A Sample of Congressional Attacks on the Environment in 1995
At the behest of corporate polluters and extractive industries, leaders of the 104th
Congress used a dizzying array of back-door tactics in an attempt to roll back America's
hard-won environmental protections. Here's a sampling:
Polluter's Bill of Rights
What it is: Wrapped in Constitution-thumping rhetoric, the GOP
leadership's Contract With America nevertheless contains fine print that takes away
America's hard-won environmental and public-health protections. Equally damaging are a
Senate "takings" bill, S. 605, and Sen. Bob Dole's (R-Kan.) "regulatory
reform" bill, S. 343 -- which would roll back the nation's health, safety and
environmental laws by subjecting them to draconian "risk assessment" and
Where it's at: The House approved most of the Contract during its
notorious first 100 days, but it stalled in the Senate. The Senate defeated Dole's S. 343
three times; President Clinton has vowed to veto both S. 343 and S. 605.
Logging Without Laws
What it is: GOP leaders attached a timber industry-written rider to a
1995 budget-rescissions bill that ostensibly mandates "salvage logging" of dead
and dying trees -- but in fact allows the timber industry to sidestep environmental laws
and clearcut healthy old-growth forests. Despite receiving more than 50,000 calls and
letters from citizens opposing the rider, President Clinton signed it into law in July,
unleashing a wave of public anger. Since then, chainsaws have been roaring in America's
old-growth forests, sparking massive citizen protests.
Where it's at: Reps. Elizabeth Furse (D-Ore.) and Connie Morella
(R-Md.) introduced a House bill in December, H.R. 2745, that would repeal the rider.
If At First You Don't Succeed...
What it is: Initiatives to drill for oil in the Arctic National
Wildlife Refuge have consistently been shot down by the American people. So to avoid
another messy confrontation with the public, the new congressional leadership drew up a
seven-year budget plan that assumed huge revenues from oil-and-gas leasing in the refuge
(though Alaskan GOP Rep. Don Young and Sen. Frank Murkowski have since admitted that they
will go to court to ensure that Alaska gets 90 percent of the revenue). That done, they
presented President Clinton with the infamous train-wreck scenario: go along with the
plan, or veto the entire federal budget.
Where it's at: Thanks to relentless pressure from citizen activists
nationwide, Clinton vetoed the budget reconciliation bill in November. At press time
Congress had yet to present Clinton with another version of the bill.
Hiding Dirty Work in Budget Bills
What it is: Peeved that the 103rd Congress actually passed a piece of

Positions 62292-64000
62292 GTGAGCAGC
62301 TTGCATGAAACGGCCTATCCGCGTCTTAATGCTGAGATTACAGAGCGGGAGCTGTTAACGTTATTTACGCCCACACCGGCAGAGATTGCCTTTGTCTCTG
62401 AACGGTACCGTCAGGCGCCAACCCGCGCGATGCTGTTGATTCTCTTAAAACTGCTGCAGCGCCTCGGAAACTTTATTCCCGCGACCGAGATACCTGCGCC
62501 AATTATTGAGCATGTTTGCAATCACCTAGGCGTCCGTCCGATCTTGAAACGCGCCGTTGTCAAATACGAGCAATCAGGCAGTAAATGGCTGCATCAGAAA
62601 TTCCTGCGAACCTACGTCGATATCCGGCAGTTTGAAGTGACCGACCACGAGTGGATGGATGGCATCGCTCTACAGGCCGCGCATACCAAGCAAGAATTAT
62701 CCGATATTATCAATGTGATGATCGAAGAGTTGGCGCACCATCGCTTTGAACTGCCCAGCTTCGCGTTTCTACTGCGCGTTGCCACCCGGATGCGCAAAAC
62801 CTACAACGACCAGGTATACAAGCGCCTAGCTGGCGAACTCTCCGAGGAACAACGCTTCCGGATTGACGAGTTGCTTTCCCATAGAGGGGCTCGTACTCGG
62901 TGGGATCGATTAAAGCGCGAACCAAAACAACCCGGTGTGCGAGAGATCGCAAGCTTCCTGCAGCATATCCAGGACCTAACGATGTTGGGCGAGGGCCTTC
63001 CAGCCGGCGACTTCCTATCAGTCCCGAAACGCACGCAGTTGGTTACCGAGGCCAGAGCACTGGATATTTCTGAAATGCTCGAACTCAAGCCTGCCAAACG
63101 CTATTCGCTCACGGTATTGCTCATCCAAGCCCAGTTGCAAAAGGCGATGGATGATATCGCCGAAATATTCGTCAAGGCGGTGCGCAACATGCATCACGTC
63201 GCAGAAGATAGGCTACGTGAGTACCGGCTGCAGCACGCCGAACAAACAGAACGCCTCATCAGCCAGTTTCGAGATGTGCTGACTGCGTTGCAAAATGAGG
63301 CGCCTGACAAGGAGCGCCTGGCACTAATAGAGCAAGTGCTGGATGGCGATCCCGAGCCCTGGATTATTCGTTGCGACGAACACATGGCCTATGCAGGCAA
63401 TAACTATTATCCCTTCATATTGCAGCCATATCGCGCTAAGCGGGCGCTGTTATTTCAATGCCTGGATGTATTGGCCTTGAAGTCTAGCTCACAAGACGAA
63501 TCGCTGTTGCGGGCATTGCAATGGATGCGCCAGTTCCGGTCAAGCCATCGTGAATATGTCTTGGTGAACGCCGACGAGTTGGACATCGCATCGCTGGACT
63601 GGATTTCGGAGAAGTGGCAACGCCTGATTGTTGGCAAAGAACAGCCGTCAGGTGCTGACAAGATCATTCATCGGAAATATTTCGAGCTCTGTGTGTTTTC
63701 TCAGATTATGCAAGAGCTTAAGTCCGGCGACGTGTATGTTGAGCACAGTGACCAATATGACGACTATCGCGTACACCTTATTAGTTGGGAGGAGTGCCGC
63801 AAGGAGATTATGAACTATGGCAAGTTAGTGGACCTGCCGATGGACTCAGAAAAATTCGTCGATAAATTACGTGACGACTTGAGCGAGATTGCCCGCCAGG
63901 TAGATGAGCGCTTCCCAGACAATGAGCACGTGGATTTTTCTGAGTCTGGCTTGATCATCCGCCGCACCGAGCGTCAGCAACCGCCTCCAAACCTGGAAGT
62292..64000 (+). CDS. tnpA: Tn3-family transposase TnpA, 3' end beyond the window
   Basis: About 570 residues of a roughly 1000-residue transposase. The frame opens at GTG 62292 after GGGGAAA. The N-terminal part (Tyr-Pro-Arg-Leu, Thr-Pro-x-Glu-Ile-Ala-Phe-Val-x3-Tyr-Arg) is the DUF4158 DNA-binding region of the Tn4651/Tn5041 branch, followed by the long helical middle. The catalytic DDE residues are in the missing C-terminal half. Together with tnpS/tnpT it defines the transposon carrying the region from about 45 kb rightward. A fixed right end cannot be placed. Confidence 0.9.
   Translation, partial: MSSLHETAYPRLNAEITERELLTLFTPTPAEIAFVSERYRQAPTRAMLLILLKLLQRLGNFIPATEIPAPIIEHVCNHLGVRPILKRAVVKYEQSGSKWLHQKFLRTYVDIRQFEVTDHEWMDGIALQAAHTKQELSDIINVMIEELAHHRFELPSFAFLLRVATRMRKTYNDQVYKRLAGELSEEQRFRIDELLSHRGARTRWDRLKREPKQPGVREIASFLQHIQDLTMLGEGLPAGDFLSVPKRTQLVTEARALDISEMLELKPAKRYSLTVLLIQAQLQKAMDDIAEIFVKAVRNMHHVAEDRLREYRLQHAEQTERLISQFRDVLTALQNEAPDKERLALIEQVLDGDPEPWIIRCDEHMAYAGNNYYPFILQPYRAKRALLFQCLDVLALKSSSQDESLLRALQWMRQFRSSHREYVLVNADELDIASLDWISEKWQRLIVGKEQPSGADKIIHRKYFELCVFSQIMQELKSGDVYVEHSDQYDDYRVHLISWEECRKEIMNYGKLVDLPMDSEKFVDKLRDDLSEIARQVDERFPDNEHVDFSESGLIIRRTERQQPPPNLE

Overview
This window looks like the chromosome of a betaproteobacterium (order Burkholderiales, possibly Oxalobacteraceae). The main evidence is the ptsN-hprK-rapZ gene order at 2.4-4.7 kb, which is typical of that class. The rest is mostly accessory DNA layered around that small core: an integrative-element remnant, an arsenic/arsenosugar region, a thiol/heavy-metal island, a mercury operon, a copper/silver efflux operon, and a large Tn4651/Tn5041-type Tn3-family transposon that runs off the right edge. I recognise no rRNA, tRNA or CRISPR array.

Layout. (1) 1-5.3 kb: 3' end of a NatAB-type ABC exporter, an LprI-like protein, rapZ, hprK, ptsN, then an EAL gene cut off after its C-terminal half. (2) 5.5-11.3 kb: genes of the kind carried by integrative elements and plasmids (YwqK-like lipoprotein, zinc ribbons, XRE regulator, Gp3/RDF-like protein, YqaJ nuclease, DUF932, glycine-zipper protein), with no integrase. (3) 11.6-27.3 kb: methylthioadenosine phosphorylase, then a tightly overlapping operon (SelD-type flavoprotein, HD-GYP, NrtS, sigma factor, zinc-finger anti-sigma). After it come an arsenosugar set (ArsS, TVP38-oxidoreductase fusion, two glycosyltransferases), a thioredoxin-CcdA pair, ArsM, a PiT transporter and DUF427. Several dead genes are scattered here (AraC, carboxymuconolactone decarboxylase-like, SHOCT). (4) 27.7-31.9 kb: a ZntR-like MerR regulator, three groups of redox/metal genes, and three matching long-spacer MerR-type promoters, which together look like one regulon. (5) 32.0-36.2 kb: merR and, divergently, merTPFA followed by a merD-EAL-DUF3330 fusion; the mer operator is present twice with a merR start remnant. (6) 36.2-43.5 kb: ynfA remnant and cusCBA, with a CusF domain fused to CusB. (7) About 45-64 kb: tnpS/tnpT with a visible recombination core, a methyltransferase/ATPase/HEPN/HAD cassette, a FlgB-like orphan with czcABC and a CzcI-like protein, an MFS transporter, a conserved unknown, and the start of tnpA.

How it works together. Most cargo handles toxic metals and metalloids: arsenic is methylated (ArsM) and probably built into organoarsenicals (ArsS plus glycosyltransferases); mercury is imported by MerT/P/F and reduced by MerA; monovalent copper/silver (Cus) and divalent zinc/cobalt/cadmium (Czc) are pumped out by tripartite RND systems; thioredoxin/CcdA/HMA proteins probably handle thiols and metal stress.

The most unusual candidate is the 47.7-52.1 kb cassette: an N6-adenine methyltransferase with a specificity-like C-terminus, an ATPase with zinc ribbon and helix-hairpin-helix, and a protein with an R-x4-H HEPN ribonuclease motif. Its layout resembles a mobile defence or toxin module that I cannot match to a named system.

environmental legislation, the California Desert Protection Act, new leaders in Congress
retaliated by allocating just $1 for Park Service administration of the new Mojave
National Preserve in H.R. 1077, the 1996 Interior Department appropriations bill. They
also buried several other anti-environmental provisions in the bill, including a measure
to allow clearcutting in Alaska's ancient Tongass National Forest.
Where it's at: President Clinton vetoed the Interior appropriations
bill in December.
EPA Funding Follies
What it is: Americans haven't asked Congress to stop enforcing
environmental protections. Yet congressional leaders, calling the Environmental Protection
Agency "the Gestapo of government," took it upon themselves to slash the
agency's budget by a third, which would seriously impair the EPA's ability to protect
Americans' health and safety. GOP leaders also attached 17 riders to the EPA funding bill,
H.R. 2099, that would weaken environmental and health safeguards.
Where it's at: Buoyed by support from the public and the media,
moderates in the House rallied twice to peel the 17 riders off the EPA appropriations
bill. Some of the riders were eventually restored in the Senate, but President Clinton
vetoed the final bill in December.
If You Don't Like It, Rewrite It (1)
What it is: Lobbyists from polluting industries openly penned a Clean
Water Act reauthorization, H.R. 961, introduced in the House this spring by Rep. Bud
Shuster (R-Pa.). Dubbed the "Dirty Water Act" by the Sierra Club, the bill rolls
back protections for the nation's wetlands, lakes, rivers and streams.
Where it's at: H.R. 961 won approval from the House, but it stalled in
the Senate. President Clinton has promised a veto if it's sent to his desk.
If You Don't Like It, Rewrite It (2)
What it is: First, Sen. Slade Gorton (R-Wash.) introduced an
Endangered Species Act reauthorization that throws out the scientific basis of the law by
claiming that habitat has nothing to do with species protection and allows government
bureaucrats to "play God" by deciding to let certain species go extinct. Reps.
Don Young (R-Alaska) and Richard Pombo (R-Calif.) then introduced a similar House bill,
Where it's at: Congressional leaders, confronted by a rising tide of
public anger, decided not to try for a full House vote on the bills in 1995; Clinton has
vowed to veto them both.
What it is: A coalition of citizen groups, including the Sierra Club,
developed a people's proposal to protect 5.7 million acres of Utah's remaining wildlands,
introduced in Congress by Rep. Maurice Hinchey (D-N.Y.) as H.R. 1500. But Utah's
congressional delegation ignored their constituents' plan, and instead introduced S. 884
and H.R.1745, bills that would nominally protect just 1.8 million acres of Utah's public
lands and redefine the 1964 Wilderness Act to allow resource exploitation, development and
motorized recreation in wilderness.
Where it's at: A Senate committee passed S. 884. Reps. Jim Hansen and
Enid Waldholtz, both Utah Republicans, yanked H.R. 1745 from consideration for a House
floor vote at the last minute when moderate Republicans began to line up in opposition to
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